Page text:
Supplemental property taxes have been with us since 1983, but you and your neighbors still may not know what they are, what they do and how they affect you and your property. To help you better understand this confusing subject, here are the answers to some of the most frequently asked questions about supplemental real property taxes.
When did this tax take effect?
The Supplemental Real Property Tax Law was signed by the Governor in July of 1983 and is part of an ambitious drive to aid California’s schools. This property tax revision is expected to produce over $300 million per year in revenue for schools.
How will Supplemental Taxes affect me?
If you buy a new property or undertake new construction you will be required to pay a supplemental property tax which will become a lien against your property as of the date of ownership change or the date of completion of new construction.
When and how will I be billed?
“When” is not easy to predict. You could be billed in as few as three weeks, or it could takeover six months. When will depend on the individual county. The assessor will appraise your property and advise you of the new supplemental assessment amount. At that time you will have the opportunity to discuss your evaluation, apply for a Homeowner’s Exemption and be informed of your right to file an Assessment Appeal. The county will then calculate the amount of the supplemental tax bill. The supplemental tax bill will identify, among other things, the amount of the supplemental tax and the date on which the taxes will become delinquent.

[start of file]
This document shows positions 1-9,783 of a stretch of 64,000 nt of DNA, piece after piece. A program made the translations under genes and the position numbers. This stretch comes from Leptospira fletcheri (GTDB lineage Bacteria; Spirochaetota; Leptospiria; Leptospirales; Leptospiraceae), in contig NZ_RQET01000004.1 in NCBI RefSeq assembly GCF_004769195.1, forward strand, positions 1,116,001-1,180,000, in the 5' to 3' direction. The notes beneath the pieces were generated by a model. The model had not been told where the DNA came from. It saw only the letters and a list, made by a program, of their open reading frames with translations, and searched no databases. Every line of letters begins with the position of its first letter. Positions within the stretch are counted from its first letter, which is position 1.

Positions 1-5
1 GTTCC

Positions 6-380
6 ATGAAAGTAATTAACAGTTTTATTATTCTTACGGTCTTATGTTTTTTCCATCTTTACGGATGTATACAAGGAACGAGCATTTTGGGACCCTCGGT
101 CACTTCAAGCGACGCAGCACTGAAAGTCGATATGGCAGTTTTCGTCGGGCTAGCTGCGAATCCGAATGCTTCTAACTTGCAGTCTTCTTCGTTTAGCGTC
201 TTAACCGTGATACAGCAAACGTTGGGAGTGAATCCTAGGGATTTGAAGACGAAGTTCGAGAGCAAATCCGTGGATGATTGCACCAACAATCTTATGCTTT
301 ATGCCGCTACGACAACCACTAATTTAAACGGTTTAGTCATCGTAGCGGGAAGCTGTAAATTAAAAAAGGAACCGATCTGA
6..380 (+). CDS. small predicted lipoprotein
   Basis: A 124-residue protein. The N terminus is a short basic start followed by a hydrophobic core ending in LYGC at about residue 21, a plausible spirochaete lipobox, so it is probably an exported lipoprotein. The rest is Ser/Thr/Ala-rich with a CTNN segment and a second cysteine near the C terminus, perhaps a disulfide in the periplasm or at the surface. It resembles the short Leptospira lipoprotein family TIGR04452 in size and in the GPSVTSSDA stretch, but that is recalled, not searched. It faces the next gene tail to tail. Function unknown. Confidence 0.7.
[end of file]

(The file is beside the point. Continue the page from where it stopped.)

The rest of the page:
How will the amount of my bill be determined?
There is a formula used to determine your tax bill. The total supplemental assessment will be prorated based on the number of months remaining until the end of the tax year, June 30th.
Will my taxes be prorated in escrow?
No. Unlike your ordinary annual taxes, the supplemental tax is a one time tax which dates from the date you take ownership of your property or complete the construction until the end of the tax year June 30th.
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